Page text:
Question 3 : Sympatex has developed high-performance waterproof, breathable and water repellent laminates without any PFCs. This means that alternatives do exist on the market. What success have you had with this solution?

Nicole Nedelev (Sympatex Technologies) : Alternatives exist, and our membrane which does not contain any fluorine compounds is offered with a Bionic Finish (Rudolf Chemie) that is also non fluorochemical. We have developed this high performance solution for specific markets, such as ski and snowboarding where there is no need for oleophobic protection or dry cleaning resistance.

Question 4 : On one garment made with a Sympatex membrane and Bionic finish traces of PFCs though at very low levels were found by Greenpeace. Do you know why they were found in the garment? Is it possible to avoid this in the future?

Nicole Nedelev (Sympatex Technologies) : We have taken note and are investigating the question. There are lots of different possibilities how impurities can be transferred, e.g. in production lines, transport, storage, contamination in the shop or even in the lab preparing the test samples. Because customers mainly buy FC finished laminates, it is di?cult to avoid contamination during production process.

Charline Ducas (Textile Exchange) : PFCs are highly volatile and can also be transferred during transportation and even in stores. This is why the issue is such a complex one for the chemical and sportswear industry.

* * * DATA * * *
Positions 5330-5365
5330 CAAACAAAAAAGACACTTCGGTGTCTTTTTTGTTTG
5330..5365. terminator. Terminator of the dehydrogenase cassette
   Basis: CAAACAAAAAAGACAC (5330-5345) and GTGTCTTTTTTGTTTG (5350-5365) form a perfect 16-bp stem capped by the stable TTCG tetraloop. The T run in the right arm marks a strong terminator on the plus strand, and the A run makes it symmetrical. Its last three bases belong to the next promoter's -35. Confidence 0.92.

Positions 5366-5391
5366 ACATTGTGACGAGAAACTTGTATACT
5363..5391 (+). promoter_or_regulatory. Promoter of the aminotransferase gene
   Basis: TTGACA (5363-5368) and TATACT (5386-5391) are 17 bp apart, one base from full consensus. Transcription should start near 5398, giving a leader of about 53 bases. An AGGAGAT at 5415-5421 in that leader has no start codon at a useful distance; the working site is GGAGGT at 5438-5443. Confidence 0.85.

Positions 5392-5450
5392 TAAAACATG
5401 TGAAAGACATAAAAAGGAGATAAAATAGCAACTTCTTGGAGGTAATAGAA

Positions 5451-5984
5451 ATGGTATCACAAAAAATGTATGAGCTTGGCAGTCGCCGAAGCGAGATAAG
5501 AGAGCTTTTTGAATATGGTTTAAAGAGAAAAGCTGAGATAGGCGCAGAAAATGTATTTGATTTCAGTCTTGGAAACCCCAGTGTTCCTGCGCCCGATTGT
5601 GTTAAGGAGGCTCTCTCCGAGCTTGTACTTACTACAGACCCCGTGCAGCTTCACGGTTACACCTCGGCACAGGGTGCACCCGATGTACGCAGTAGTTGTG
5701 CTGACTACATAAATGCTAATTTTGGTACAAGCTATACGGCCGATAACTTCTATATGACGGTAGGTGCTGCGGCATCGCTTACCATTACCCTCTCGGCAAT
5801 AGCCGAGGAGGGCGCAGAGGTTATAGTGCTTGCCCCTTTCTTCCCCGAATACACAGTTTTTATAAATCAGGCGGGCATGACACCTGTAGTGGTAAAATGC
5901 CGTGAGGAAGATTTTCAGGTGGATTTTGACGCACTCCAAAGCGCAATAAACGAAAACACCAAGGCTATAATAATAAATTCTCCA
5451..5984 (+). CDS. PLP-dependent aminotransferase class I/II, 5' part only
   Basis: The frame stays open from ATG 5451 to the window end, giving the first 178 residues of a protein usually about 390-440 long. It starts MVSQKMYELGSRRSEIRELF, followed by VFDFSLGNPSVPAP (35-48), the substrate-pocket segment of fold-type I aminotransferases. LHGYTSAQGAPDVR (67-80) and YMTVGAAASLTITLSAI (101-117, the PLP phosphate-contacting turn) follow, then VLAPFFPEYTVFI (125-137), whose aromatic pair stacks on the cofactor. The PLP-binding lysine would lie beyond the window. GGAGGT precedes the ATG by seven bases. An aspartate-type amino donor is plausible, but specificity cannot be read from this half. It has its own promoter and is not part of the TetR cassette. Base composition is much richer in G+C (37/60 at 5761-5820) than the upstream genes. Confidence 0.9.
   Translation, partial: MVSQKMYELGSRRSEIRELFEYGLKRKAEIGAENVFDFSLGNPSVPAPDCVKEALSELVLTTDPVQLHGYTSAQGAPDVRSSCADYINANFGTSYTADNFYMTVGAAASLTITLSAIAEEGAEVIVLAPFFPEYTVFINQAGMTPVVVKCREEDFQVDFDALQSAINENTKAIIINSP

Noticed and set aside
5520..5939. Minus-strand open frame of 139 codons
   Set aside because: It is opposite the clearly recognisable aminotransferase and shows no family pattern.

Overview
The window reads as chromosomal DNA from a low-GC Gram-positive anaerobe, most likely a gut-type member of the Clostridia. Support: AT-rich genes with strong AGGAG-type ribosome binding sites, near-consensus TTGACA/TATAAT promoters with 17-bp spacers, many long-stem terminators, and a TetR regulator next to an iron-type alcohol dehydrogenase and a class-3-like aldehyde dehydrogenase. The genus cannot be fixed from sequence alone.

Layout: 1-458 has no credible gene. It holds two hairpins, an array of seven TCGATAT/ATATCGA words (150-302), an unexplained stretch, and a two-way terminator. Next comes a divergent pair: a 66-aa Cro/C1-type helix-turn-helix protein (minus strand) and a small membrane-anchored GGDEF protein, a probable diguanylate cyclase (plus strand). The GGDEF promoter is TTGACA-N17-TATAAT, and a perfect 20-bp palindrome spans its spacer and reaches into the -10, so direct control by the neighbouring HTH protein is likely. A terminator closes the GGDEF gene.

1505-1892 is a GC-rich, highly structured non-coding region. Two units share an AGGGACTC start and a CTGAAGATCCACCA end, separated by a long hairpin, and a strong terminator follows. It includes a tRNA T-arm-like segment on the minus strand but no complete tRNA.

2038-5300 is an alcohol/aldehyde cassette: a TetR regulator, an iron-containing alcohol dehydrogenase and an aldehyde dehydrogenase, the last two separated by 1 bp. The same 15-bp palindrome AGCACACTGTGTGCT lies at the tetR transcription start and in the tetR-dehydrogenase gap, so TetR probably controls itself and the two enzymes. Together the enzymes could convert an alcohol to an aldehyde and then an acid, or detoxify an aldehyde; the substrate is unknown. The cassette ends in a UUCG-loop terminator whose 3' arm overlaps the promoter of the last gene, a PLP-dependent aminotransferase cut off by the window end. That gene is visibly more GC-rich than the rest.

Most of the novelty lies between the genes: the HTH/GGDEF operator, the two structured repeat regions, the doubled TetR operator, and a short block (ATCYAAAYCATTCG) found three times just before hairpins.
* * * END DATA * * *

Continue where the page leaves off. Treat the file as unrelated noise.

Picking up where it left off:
Question 5 : What should outdoor brands and their fabric buyers do? Is there a way to guarantee the absence of PFCs?

Charline Ducas (Textile Exchange) : Companies should inform themselves, connect with experts on the issue (both service providers and chemical companies), and collaborate with existing groups, such as ZDHC, Zero Discharge of Hazardous Chemicals, the Chemicals Management Working Group of the Outdoor Industry Association (of which the European Outdoor Group is a member).

Peter Waeber (bluesign) : It is important to know that even the Greenpeace requirement regarding a ban on fluorochemical finishes can be met using nonfluorine alternatives registered in the bluesign bluefinder. However it has to be taken into consideration that with nonfluorine chemical products the unique performane level of fuorochemical finishes can not be achieved.

Question 6 : Greenpeace speaks of how brands seems to be engaged in an “arms race” for performance, while consumers rarely need the level of protection that is offered in outdoor clothing. Is it possible to accept lower performance levels, which may in fact correspond beker to “real life” usage?

Reactions from the floor:

  1. Many high-tech brands insist on offering the best protection and are reluctant to compromise on performance.
  2. Others would like to develop cleaner products but do not know which ones are the best. The industry as a whole does not want green to mean “less”.
  3. The report raises a number of questions that do not have simple answers.

Conclusion :

  • Developing high performance DWR finishes remains a real challenge for the sportswear industry. Though the Greenpeace report focuses on an issue that the chemical industry is well aware of (and has been working on for years) it does raise the question of the precautionary principle.
  • We can only invite sports and outdoor brands to investigate the issue further and to encourage more research on the subject.
Share This